Now we arrive back at our subject in question – the reigning two year ‘champs’ of the MLB draft. The current roster of the Astros most closely resembles the Tampa Bay squad circa 2007. That team consisted of a bunch of young guns, many of whom were getting their first real cup of coffee in the big leagues, playing in everyday roles in an attempt to see who stuck. Carl Crawford, B.J. Upton, Delmon Young, Dioner Navarro, Brendan Harris, and Akinori Iwamura are the position players who saw their first consistent big league action while all five starting pitchers, led by James Shields and Scott Kazmir, were under 25 years old.
Houston adopted a similar “see what sticks” strategy for the 2012 season. Michael Bourn and Hunter Pence were shipped out at the previous trade deadline which opened the way for the likes of J.D. Martinez and Justin Maxwell. When Carlos Lee was traded to the Miami Marlins a year later, they received 3B Matt Dominguez – a gold-glove caliber fielder who is now earning his stripes in the batter’s box as well. Bud Norris and Lucas Harrell are MLB-capable pitchers but sit atop of an Astros rotation that lacks a frontline starter. Perhaps the lone star on the Lone Star state squad is 2nd baseman Jose Altuve. The 5’5” speedster hit .290 while swiping 33 bags in his 2012 campaign.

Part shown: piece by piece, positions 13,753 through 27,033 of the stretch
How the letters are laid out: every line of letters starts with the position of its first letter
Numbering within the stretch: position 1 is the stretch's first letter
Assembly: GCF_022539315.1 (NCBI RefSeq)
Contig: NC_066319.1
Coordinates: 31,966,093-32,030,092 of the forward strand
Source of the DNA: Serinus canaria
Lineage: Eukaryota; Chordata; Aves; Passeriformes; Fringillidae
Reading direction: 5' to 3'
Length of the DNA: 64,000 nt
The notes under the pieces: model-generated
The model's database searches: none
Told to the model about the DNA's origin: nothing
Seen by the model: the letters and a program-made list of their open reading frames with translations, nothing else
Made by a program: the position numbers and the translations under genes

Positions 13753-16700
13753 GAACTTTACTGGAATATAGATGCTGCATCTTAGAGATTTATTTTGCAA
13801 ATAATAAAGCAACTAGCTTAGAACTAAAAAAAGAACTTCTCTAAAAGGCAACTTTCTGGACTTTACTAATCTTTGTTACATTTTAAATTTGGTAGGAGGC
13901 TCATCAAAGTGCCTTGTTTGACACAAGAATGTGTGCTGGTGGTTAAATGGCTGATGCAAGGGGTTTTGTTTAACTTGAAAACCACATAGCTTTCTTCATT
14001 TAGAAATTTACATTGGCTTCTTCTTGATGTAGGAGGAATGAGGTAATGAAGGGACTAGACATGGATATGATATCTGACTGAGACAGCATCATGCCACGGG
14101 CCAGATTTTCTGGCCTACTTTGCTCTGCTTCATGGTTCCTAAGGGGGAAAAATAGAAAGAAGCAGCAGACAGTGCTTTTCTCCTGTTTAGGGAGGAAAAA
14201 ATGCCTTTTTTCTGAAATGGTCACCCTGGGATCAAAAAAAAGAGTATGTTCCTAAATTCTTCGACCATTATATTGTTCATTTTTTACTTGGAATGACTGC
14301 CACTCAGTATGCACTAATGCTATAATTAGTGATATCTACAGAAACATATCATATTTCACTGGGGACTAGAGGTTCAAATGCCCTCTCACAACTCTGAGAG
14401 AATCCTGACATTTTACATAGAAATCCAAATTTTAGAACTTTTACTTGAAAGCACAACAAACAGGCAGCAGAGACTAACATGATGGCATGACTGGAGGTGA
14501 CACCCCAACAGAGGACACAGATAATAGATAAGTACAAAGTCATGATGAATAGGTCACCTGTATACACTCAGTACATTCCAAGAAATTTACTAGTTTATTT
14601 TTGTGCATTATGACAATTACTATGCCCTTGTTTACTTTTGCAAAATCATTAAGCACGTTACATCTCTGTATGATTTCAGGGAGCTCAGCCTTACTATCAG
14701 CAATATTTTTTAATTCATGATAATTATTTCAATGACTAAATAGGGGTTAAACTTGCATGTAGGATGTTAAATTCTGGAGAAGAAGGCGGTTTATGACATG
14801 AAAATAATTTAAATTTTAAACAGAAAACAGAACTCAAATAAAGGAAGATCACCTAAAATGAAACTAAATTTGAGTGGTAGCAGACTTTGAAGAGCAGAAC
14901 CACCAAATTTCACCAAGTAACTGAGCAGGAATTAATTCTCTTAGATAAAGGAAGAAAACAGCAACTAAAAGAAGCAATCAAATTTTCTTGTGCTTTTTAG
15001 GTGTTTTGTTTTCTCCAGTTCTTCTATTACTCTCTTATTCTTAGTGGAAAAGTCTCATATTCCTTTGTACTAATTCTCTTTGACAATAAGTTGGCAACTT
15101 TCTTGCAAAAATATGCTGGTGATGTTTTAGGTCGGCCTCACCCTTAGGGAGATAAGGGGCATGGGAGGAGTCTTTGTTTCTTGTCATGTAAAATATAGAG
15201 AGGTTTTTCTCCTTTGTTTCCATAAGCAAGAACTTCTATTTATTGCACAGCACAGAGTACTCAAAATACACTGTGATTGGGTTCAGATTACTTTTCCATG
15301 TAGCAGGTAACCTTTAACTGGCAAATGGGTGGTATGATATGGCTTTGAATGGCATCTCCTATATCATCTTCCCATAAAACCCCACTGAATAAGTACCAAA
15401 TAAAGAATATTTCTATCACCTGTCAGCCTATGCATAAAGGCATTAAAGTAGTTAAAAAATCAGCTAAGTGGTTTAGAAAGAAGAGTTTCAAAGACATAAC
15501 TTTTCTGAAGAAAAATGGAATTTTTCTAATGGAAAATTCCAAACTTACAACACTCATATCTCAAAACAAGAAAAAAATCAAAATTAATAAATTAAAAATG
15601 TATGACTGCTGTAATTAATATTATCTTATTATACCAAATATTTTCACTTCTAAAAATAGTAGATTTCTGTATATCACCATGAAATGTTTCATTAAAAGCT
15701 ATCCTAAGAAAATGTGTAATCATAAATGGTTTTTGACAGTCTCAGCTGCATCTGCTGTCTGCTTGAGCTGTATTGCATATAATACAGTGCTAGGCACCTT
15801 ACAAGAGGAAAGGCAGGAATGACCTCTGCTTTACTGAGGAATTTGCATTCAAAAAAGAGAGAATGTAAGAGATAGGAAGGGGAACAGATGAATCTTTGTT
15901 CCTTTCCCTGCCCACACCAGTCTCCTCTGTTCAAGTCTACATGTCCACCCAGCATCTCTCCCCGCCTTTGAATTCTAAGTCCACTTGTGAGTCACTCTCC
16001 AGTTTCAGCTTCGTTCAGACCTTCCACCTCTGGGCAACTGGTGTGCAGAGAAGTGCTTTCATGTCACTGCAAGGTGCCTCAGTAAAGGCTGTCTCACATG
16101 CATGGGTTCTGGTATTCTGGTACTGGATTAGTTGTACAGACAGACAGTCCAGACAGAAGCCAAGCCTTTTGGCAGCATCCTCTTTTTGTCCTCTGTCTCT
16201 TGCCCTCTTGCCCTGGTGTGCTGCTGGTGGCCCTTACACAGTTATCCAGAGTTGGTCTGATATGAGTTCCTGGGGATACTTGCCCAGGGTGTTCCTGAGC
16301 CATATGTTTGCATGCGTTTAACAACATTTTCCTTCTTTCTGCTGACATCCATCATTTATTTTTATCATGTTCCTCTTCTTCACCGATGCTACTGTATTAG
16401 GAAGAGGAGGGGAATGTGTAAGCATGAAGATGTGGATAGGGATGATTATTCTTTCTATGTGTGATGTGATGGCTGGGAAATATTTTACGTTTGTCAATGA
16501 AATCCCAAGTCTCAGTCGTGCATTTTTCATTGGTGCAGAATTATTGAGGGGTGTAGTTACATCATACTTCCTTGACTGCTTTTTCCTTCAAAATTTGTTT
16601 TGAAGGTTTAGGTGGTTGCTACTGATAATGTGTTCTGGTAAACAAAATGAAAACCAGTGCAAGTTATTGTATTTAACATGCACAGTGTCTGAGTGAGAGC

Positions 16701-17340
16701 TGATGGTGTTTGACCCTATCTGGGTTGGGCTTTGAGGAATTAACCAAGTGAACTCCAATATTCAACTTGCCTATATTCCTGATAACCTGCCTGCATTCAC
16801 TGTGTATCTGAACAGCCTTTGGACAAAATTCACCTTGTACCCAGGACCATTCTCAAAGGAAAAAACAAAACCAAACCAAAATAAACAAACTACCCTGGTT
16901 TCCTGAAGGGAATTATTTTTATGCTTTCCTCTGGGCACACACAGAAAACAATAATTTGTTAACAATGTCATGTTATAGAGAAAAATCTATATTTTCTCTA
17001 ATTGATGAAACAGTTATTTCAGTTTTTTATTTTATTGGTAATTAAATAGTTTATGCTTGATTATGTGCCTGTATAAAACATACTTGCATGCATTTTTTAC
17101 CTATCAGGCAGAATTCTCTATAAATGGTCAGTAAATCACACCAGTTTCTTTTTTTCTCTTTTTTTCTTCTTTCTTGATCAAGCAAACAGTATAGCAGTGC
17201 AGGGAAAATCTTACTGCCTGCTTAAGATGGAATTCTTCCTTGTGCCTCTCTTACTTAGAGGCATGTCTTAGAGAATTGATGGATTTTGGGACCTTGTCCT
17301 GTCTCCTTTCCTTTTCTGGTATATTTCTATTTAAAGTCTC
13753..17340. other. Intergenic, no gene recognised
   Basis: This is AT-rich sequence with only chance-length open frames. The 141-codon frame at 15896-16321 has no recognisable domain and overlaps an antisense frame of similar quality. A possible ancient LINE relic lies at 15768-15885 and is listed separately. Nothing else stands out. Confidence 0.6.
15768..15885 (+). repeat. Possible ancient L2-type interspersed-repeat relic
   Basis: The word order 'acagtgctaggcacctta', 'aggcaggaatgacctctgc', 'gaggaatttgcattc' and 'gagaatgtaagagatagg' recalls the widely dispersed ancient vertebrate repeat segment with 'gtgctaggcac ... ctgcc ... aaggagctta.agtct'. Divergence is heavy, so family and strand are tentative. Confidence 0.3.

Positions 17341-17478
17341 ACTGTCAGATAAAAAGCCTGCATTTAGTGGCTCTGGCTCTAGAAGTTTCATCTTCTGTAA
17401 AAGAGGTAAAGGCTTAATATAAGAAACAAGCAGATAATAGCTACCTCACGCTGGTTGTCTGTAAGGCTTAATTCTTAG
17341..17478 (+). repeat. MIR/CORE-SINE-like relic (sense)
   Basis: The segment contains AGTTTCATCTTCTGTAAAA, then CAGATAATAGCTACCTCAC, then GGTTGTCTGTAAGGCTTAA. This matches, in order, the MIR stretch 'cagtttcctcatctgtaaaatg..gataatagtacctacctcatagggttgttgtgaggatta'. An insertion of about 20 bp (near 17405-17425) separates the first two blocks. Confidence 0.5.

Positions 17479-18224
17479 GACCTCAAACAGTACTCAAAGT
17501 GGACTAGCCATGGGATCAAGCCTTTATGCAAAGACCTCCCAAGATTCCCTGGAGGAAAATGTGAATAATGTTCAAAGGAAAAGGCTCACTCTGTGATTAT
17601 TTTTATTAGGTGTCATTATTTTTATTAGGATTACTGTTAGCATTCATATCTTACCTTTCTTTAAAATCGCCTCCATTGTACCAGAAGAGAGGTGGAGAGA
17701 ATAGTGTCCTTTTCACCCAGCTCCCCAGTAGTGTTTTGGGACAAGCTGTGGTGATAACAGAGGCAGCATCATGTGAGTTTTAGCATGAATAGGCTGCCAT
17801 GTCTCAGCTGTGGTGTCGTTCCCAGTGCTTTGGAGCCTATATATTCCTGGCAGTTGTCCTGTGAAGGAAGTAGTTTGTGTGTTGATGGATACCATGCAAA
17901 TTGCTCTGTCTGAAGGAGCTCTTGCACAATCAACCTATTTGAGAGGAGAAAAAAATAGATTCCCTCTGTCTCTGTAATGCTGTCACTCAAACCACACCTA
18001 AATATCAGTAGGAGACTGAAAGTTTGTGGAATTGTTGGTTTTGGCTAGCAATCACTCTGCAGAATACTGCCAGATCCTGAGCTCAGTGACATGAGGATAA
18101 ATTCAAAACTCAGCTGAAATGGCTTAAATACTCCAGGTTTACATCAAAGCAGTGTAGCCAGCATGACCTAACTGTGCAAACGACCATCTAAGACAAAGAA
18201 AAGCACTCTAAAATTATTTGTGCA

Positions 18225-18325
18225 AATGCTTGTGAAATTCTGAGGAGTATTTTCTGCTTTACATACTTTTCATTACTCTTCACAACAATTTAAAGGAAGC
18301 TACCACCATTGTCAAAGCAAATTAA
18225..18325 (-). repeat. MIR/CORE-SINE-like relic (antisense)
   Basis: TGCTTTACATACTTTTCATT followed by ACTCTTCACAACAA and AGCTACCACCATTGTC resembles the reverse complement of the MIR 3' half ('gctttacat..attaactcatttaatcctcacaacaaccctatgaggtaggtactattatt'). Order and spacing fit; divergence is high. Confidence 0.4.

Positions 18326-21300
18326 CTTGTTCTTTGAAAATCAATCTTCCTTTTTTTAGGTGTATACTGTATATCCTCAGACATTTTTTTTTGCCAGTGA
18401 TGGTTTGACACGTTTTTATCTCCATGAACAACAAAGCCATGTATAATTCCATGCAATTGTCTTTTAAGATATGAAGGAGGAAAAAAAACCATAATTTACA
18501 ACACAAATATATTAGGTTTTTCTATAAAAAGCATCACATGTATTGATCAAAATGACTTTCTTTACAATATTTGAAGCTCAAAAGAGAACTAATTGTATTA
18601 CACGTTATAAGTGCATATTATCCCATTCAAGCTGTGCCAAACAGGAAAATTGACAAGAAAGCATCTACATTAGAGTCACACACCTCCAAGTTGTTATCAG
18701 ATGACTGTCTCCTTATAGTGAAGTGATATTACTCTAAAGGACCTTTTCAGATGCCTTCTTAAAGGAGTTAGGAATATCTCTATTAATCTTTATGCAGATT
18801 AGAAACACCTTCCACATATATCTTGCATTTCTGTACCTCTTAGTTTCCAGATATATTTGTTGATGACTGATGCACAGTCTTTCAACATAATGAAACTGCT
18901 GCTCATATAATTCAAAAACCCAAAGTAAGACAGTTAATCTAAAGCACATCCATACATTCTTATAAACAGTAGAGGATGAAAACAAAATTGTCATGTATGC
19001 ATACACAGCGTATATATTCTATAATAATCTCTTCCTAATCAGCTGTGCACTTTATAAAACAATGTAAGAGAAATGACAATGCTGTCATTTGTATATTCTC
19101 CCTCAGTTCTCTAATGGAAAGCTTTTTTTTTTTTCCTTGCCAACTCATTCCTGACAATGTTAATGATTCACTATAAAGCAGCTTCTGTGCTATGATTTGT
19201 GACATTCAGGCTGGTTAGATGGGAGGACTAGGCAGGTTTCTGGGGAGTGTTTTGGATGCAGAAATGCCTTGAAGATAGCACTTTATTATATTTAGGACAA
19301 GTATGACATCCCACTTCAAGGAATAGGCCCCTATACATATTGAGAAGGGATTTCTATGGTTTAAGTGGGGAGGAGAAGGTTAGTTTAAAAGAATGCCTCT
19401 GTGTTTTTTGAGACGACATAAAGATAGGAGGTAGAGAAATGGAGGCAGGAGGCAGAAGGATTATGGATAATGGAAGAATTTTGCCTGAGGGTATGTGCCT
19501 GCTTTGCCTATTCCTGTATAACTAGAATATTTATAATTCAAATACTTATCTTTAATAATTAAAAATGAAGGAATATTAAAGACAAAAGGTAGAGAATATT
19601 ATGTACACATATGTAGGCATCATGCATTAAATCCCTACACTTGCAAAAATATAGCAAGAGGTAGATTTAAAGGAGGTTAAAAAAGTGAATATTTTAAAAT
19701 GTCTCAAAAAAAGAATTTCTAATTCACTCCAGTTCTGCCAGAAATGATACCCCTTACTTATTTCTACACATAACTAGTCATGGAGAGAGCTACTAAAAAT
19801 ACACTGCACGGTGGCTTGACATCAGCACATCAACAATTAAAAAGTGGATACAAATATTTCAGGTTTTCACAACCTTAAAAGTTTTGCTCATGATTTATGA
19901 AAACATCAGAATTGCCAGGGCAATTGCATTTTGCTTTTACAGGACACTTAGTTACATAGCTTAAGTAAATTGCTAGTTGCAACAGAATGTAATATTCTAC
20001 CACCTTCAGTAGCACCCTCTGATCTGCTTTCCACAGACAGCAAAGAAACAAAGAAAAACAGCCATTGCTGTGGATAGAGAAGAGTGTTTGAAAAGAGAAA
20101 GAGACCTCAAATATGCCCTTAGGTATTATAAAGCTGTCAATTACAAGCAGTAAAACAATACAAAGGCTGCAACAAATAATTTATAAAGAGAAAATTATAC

After dissecting the current state of the Astros roster, it is obvious that while comparable to the Rays, the Astros are way further off from being a contender. So far off, in fact, that a 3rd consecutive last place finish seems like a probable destination in 2013.
The farm system is not bursting at the seams with talent like the Rays, a fact that is especially evident when looking at pitching depth. Shortstop Carlos Correa was Houston’s first overall pick last draft and, despite a mediocre stint in rookie league, is still thought of as a potential perennial All-Star, although a few years away from playing in the Show.